“Last year, for the first time in this local’s history, they sent women as delegates to the union association convention. And not just one woman, but three,” said Vellinga.  “These numbers are going to make the difference. You can’t ignore, refuse to train or create an untenable work environment for an important percentage of your workforce.”

For more information on the center or on the Women Build Nations conference, contact Jayne Vellinga by email at jvellinga@cwit2.org.

Presenters at First D&I Virtual Roundtable Took it from the Top in Tackling Common Challenges

An opportunity to discuss strategies for tackling common challenges brought forty diversity and inclusion professionals together for the Midwest Transportation Workforce Center’s first D&I Virtual Roundtable discussion on June 8. When they registered, attendees were asked to share their challenges and questions. Among their responses, some strong themes emerged. Common challenges shared by the attendees included:

  • Gaining buy-in and support from senior leadership
  • Demonstrating and communicating the value of diversity and inclusion
  • Evolving corporate culture to not only recruit people with a broad range of backgrounds and ethnicities but to also welcome these people and make them want to stay

The roundtable discussion was the first in a three-part series hosted by MTWC this summer. The MTWC is hosting this series to address a need among D&I professionals for a place to share ideas, learn from peers, and network with others with similar goals.

The roundtables are being facilitated by Tremaine Maebry, an attorney and advocate who currently manages the Office of Diversity and Civil Rights at a major transit organization. Maebry kicked off the discussion by explaining why he chose the topic of this first roundtable.

“In my conversations with colleagues and other advocates, our discussions often center around how do we get a seat at the table or how do we get buy in or support from our executive leadership team,” said Maebry. “I say that most of our senior leaders understand the importance that diversity plays in our organizations especially when it comes to the bottom line, retention, recruitment, and profit. What is unclear is the role that the D&I professional plays and how we fit in. It can be difficult for leadership to see us as strategic partners. It’s important for us to understand our roles and what we’ve done to create value. We need to do that before we ask for a seat at the table. We need to be able to articulate that especially to those in senior positions.”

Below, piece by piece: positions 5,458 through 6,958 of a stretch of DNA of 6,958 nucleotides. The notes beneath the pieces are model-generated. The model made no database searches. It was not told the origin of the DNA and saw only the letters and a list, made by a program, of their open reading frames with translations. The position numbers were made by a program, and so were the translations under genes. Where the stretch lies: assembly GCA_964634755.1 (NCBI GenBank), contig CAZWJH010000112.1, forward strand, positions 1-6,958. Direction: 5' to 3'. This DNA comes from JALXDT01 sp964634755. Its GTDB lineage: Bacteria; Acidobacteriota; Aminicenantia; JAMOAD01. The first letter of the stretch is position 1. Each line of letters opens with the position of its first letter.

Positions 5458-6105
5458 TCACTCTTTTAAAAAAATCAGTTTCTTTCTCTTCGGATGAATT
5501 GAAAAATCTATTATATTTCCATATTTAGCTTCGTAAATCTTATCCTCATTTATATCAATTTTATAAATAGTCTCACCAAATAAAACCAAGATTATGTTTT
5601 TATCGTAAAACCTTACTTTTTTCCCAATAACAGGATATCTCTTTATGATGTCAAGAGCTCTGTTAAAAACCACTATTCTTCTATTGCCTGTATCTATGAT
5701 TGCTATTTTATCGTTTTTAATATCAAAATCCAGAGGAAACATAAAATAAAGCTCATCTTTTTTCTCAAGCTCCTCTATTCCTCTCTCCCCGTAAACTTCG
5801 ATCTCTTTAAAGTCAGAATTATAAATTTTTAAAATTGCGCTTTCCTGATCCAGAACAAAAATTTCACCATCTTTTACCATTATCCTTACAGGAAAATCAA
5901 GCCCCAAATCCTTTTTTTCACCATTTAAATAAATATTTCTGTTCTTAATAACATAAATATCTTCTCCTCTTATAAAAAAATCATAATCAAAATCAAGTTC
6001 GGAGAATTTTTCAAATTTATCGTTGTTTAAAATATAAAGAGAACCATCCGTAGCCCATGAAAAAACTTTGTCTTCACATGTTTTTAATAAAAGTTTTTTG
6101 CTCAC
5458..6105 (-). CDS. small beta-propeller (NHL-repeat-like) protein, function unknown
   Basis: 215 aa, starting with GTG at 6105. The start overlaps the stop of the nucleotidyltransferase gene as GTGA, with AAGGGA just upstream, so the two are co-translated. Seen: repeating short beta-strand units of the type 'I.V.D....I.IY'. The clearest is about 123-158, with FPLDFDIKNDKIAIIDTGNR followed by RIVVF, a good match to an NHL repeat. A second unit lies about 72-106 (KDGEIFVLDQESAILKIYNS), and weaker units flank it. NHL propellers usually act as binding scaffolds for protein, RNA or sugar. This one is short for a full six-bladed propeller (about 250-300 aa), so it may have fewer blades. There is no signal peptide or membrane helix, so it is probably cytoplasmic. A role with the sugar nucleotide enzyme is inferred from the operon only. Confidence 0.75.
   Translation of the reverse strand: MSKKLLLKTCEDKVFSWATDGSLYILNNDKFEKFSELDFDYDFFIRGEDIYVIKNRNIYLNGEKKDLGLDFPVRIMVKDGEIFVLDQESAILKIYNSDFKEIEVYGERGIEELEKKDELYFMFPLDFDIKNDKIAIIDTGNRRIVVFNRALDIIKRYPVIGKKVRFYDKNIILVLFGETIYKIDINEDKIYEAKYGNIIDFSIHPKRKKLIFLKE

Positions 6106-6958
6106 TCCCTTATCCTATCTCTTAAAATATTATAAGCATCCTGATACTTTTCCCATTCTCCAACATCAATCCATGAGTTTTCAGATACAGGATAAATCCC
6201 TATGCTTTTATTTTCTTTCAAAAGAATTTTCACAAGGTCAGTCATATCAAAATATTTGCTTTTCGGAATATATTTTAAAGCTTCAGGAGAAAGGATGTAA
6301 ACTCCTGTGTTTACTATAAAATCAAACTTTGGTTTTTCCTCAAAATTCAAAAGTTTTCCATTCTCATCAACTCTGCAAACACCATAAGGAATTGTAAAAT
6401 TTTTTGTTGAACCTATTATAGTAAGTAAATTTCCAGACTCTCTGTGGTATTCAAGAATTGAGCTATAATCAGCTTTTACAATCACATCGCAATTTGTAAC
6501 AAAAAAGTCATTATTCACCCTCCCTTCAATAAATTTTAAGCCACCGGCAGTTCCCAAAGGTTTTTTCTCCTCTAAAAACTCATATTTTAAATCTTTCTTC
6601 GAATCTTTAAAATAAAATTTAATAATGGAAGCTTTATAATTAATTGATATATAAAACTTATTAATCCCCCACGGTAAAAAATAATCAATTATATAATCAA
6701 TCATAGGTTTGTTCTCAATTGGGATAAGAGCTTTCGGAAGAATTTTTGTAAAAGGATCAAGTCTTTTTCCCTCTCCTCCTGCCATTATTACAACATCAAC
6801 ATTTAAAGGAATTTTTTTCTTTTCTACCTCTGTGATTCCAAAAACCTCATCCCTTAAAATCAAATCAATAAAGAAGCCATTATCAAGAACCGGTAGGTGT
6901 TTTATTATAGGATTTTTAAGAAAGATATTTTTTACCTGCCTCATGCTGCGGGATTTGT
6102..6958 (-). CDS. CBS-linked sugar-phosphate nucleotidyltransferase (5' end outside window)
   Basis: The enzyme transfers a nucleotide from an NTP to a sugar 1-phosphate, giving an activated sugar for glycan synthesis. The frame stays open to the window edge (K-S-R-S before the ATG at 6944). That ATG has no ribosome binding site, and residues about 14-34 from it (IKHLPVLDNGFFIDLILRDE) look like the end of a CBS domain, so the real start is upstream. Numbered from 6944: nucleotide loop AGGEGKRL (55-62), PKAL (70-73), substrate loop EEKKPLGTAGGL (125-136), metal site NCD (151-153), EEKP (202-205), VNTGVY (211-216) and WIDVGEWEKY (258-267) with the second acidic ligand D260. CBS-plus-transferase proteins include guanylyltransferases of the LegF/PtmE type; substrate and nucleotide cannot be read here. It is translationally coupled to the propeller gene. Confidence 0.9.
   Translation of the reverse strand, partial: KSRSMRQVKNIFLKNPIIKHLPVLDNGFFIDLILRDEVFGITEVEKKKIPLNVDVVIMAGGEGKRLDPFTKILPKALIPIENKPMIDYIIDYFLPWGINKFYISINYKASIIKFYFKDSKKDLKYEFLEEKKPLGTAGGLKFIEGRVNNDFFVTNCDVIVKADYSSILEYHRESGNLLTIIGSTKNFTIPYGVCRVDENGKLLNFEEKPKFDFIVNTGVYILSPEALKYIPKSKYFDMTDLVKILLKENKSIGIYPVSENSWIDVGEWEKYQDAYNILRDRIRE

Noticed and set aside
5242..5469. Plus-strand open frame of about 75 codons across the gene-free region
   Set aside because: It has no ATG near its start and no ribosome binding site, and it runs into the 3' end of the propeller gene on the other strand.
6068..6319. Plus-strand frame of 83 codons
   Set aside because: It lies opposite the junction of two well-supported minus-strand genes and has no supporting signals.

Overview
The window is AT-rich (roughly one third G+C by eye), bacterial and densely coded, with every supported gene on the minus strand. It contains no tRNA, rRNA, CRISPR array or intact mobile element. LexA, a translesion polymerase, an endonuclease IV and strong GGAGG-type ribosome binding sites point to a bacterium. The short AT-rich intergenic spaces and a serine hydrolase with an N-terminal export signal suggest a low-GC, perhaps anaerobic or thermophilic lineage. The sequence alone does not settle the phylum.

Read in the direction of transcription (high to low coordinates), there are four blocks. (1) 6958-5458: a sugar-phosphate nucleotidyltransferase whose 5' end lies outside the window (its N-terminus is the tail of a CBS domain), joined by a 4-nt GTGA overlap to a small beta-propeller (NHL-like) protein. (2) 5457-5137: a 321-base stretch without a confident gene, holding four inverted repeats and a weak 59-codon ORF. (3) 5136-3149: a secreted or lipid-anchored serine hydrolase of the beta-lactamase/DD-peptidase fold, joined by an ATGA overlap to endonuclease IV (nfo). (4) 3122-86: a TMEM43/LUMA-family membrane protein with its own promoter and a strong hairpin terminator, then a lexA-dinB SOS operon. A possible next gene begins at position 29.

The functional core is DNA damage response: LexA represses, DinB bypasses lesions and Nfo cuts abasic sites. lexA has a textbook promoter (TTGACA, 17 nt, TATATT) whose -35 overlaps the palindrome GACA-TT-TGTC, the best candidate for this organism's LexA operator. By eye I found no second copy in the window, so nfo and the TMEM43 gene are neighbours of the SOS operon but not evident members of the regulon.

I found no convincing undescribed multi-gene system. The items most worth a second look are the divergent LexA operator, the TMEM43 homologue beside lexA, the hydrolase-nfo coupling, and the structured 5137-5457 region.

Presenters, George Watts and Laurie Blazek of Top Line Talent, discussed strategies that D&I professionals can use to improve communication, especially with senior executives. Using some of the strategies outlined in their recent book, “Becoming a Strategic Leader,” Watts walked through ways that people can align their communication to the personality traits of the people with whom they are trying to communicate.

Watts asked the people in the roundtable to consider how they ranked various aspects of their personality. Then, they were asked to consider the top traits of their boss or other member of senior leadership at their organization. Given certain traits, Watts outlined the best communication styles that work to communicate with people with those traits.

To demonstrate, Watts asked for a volunteer. The volunteer shared that her top personality traits, as defined by Watts’ model, are a tendency toward extroversion and open-mindedness. On the other hand, a person she needs to communicate with at work has an almost opposite set of personality traits with a tendency toward conscientiousness and being emotionally stable.

“He is looking for you to present a metrically based argument and a process. You have a tendency to sell how diversity can make the workforce more creative and innovative and it can expand the talent pool. What he really wants to hear is how diversity can improve financial performance and result in decision making,” suggested Watts.

Overall, Watts talked about how D&I professionals can rebrand themselves to better communicate with senior leaders at their organizations and adjust their personal communication style so that their messages are more well received by their audience.

“To earn a seat at the table it’s important for you to understand your personality structure and then understand how your audience wants to receive that information and hear that information,” explained Watts.